For lunch, we stopped at The Waterin’ Hole Tavern, where one exceedingly efficient and friendly woman was taking orders, pouring drinks and cooking up some good burgers for ten or so patrons, all on her own. They have electronic darts and a stuffed mountain goat wearing a baseball cap; needless to say, a big thumbs up from the EagerBoyz.

    Social Distancing 2: Friend, do you trust me? If you do, at all, click on this and watch it with the volume on. If you’re social distancing properly, it shouldn’t bother anyone. You won’t be disappointed.

    Your friends can sign up to receive the Bend Business Roundup here. No sales, no spam. Just the weekly email you’ve come to know and love.

    Have a great weekend and stay well!

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  • Bend Business Roundup 3-6-20

    By on March 6, 2020

    Happy Friday,

    Here’s some stuff you might like.

    Business: For the third year in a row, the Milken Institute has named the Bend-Redmond Metropolitan Statistical Area/megalopolis (it’s not really a megalopolis but I like that word) the best-performing small city in the U.S. Factors influencing the ranking include wage growth and job growth.

    Law: I’m not a doctor because the dissection of a fetal pig in Mr. Campagna’s 10th grade biology class was plenty for me and math is hard, but some folks have asked me what small businesses need to be aware of legally in relation to the Coronavirus. This piece, by Lane Powell’s Long Term Care & Senior Living lawyers, goes into detail for the highly regulated and virus-susceptible long term care industry. For other types of businesses, here are a few thoughts:

    1. The business could be liable if you know or should know that someone (customer, employee, etc.) at your business has Coronavirus, and you don’t do anything to protect others from getting sick and they get sick or worse. If you have reason to believe that someone in your business has Coronavirus take reasonable steps to protect others from getting sick, such as by asking the infected person to stay home or leave and consulting with a doctor about how to render the workplace safe again, e.g. by cleaning, etc. Err on the side of caution.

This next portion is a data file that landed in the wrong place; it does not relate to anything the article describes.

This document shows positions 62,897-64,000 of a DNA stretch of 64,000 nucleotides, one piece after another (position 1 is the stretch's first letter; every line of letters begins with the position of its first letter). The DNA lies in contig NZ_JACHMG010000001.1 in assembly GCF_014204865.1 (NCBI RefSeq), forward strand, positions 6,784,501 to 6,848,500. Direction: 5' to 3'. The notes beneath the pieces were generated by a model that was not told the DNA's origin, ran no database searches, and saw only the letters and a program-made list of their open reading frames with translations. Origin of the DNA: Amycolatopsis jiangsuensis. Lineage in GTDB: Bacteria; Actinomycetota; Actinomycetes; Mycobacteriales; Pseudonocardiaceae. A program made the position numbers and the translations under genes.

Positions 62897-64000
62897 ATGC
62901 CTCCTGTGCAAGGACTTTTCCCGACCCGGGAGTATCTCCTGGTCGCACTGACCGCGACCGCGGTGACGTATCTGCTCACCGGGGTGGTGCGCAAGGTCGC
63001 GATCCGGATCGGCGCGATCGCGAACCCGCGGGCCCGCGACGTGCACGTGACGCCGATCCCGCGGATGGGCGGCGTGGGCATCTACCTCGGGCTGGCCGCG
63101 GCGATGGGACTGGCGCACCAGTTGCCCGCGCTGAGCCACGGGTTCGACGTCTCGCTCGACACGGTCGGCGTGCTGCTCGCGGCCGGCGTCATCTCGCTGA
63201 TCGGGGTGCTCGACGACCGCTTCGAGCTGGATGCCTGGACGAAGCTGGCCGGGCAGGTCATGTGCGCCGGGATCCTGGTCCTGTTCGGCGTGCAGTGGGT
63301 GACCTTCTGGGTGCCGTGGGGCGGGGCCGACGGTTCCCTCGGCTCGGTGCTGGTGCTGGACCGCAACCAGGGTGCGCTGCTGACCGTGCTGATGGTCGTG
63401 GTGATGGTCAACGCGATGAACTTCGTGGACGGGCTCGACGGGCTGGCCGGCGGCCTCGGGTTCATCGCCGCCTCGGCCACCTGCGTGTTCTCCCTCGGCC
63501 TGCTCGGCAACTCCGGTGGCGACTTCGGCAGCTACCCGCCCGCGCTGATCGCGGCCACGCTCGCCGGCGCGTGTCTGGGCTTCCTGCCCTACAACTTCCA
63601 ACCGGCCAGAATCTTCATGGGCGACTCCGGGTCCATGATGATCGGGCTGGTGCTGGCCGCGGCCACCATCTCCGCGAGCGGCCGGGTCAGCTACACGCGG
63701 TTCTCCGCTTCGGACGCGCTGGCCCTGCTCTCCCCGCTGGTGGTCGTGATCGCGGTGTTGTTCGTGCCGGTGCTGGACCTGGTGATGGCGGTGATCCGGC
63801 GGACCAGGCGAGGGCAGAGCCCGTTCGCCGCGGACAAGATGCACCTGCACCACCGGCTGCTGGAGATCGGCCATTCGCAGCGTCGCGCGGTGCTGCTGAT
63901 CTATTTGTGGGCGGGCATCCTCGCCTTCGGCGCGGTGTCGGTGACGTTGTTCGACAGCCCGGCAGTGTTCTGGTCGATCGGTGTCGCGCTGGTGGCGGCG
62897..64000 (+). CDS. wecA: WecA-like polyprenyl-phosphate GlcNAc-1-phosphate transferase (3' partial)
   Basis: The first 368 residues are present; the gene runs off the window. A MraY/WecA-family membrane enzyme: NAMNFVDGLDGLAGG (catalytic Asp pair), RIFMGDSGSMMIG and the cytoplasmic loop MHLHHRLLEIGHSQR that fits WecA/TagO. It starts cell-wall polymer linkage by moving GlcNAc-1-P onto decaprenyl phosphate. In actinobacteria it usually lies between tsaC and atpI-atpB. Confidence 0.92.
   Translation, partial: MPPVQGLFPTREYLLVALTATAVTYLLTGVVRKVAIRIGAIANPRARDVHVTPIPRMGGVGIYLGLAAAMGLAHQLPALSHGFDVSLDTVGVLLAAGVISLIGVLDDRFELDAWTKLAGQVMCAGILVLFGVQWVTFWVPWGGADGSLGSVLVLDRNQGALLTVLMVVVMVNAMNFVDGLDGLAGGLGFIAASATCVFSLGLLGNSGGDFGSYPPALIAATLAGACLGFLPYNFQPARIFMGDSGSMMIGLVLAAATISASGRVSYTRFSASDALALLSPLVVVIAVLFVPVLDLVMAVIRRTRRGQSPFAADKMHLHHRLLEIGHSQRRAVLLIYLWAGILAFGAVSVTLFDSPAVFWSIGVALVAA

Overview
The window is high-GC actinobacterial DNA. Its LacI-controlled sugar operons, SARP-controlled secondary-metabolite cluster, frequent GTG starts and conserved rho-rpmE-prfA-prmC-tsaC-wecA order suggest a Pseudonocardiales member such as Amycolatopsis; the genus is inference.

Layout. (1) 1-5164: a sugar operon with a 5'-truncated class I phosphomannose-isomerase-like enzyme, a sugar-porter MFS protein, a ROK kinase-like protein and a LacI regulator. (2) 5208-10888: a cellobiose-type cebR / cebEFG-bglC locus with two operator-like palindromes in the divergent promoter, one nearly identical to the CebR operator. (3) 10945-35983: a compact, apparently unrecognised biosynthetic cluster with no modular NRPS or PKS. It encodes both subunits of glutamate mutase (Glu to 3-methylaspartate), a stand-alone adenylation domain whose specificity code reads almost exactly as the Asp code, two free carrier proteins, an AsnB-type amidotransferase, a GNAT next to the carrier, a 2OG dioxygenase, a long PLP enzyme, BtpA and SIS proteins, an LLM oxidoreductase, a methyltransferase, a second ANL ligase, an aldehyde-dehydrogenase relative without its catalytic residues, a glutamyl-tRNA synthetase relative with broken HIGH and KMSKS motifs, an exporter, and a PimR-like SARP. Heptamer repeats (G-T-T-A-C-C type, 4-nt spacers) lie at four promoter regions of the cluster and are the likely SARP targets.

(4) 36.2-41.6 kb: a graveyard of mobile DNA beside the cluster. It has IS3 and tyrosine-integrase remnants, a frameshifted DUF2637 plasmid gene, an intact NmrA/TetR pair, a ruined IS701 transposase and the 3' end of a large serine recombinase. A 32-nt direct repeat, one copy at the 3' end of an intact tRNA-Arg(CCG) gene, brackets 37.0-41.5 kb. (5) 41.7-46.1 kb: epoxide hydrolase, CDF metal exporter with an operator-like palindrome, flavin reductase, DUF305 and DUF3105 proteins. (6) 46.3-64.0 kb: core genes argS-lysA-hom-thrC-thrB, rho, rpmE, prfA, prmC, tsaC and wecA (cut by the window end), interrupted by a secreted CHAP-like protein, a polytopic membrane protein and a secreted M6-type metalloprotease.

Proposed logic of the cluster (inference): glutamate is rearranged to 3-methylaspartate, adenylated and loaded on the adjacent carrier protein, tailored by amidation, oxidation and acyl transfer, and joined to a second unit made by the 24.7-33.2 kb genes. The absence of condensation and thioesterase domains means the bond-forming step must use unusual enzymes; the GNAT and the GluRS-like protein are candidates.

2. Because infections are still newsworthy, if someone associated with your business gets the virus, you will likely be contacted by health workers and the media. Keep in mind that if the infected person is an employee, you are still subject to employee health confidentiality rules and it’s best not to comment about an employee’s health. If you think an employee has the Coronavirus but the employee has not told you he or she has it, talk to your lawyer before you inquire with the employee.

    3. If you’re sending employees to areas with known infections, consider cancelling or postponing the trip. If you tell them to go to a place you know or should creates an unreasonable risk of infection, and they get sick, you could be liable.

    Politics: If you’re a political nerd (and if you’re reading this you just might be, you know), this has been a big week. The Oregon legislature ended its session early following a Republican walkout and the Democrats’ insistence that the price of re-admission to the capitol was a vote on cap and trade. I’ve beaten this one to death, so I’ll make this short: I think the failure of a bill that would significantly increase costs for Oregon families while having no impact on the climate is a good thing.

    Another piece of good news: Democratic presidential primary voters appear to be in the process of rejecting socialist Bernie Sanders, an outcome that a week ago looked unlikely. While I don’t think Sanders would win the presidency if nominated (and presumably a lot of Dems voting against him think the same thing), the prospect of something approaching half the country rallying around socialism, even in a losing effort, would be really bad. In our negatively polarized national politics (i.e., an enemy of my enemy is my friend regardless of how unpleasant that friend is), lots of people who dislike Donald Trump would probably get dragged closer to or outright accept the premise that we should ditch capitalism in favor of a lot more government ownership of our stuff and control over our lives.

    Anyway, thanks Democrats. Keep it up.

    Et cetera:  Have you seen the sitcom “Modern Family?” An actor named Ty Burrell played the central role of the dad in the show, and was born in Grants Pass, Oregon (home of the not particularly modern-sounding “Caveman” or “Cavemen” high school mascot) and grew up in Southern Oregon. Burrell was recently on Steve Colbert’s show and said about Oregonians, “The most remarkable thing about Oregonians is how unremarkable the accent is . . . . We’re basically a state of newscasters.”